Add in the fact that Sulaimon (21 points, ten rebounds) and Carter (19 points, seven rebounds) were able to pick up the slack, with Diamond Stone adding 12 points and six rebounds, and it’s easy to see why Maryland was able to turn things around down the stretch.

Maryland’s been a good defensive team this season, but they got away from that for a significant portion of Saturday’s game. A key timeout to get the team refocused paid off, the the Terrapins defending at a level that made it incredibly difficult for Purdue to get anything going. And as a result, Maryland remains within a game of leaders Iowa and Indiana in the Big Ten title race.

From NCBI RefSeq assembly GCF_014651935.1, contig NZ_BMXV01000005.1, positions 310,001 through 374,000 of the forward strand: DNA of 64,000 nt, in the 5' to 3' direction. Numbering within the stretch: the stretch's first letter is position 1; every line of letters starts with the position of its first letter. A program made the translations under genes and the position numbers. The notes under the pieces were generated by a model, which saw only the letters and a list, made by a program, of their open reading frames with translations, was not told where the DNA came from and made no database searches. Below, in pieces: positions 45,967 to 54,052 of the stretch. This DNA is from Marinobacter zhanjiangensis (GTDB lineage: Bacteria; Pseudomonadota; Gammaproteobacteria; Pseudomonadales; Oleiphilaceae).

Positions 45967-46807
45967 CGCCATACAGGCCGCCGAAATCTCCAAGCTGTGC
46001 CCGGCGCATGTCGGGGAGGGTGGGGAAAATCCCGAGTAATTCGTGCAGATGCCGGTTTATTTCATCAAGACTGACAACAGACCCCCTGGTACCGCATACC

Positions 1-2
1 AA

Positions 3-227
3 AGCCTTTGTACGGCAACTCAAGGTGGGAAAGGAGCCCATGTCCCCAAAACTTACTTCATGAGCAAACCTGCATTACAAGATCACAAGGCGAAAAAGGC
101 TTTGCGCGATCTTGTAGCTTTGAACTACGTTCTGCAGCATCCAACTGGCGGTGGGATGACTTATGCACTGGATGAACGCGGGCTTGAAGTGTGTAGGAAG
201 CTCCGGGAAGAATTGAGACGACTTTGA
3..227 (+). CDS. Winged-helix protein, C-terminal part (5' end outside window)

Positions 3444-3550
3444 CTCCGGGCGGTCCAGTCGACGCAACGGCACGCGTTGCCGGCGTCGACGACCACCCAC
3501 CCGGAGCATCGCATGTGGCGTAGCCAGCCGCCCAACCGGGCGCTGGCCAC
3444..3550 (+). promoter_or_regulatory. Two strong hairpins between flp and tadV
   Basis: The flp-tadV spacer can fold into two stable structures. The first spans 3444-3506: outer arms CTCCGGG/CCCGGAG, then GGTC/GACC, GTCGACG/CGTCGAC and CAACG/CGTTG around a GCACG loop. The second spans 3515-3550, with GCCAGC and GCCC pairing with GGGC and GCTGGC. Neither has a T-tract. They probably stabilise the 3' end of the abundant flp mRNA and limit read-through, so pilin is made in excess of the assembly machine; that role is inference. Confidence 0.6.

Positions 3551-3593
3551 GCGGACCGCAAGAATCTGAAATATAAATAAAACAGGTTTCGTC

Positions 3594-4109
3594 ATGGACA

Darryl Reynolds shines, Kris Dunn struggles as No. 3 Villanova beat No. 11 Providence

Villanova forward Darryl Reynolds (45) dunks the ball in the second half of an NCAA college basketball game against Creighton, Wednesday, Feb. 3, 2016, in Villanova, Pa. Villanova won 83-58. (AP Photo/Laurence Kesterson)
(AP Photo/Laurence Kesterson)
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Replacing the injured Daniel Ochefu, who missed his third straight game as the result of a concussion, Darryl Reynolds finished with a career-high 19 points and 10 boards as No. 3 Villanova went into Providence and knocked off the No. 11 Friars, 72-60.

Josh Hart chipped in with 14 points and 13 boards (seven of which were offensive), Kris Jenkins notched a double-double as well and Ryan Arcidiacono added 16 points for the Wildcats, who improved to 10-1 in Big East play, keeping them all alone in first place in the league.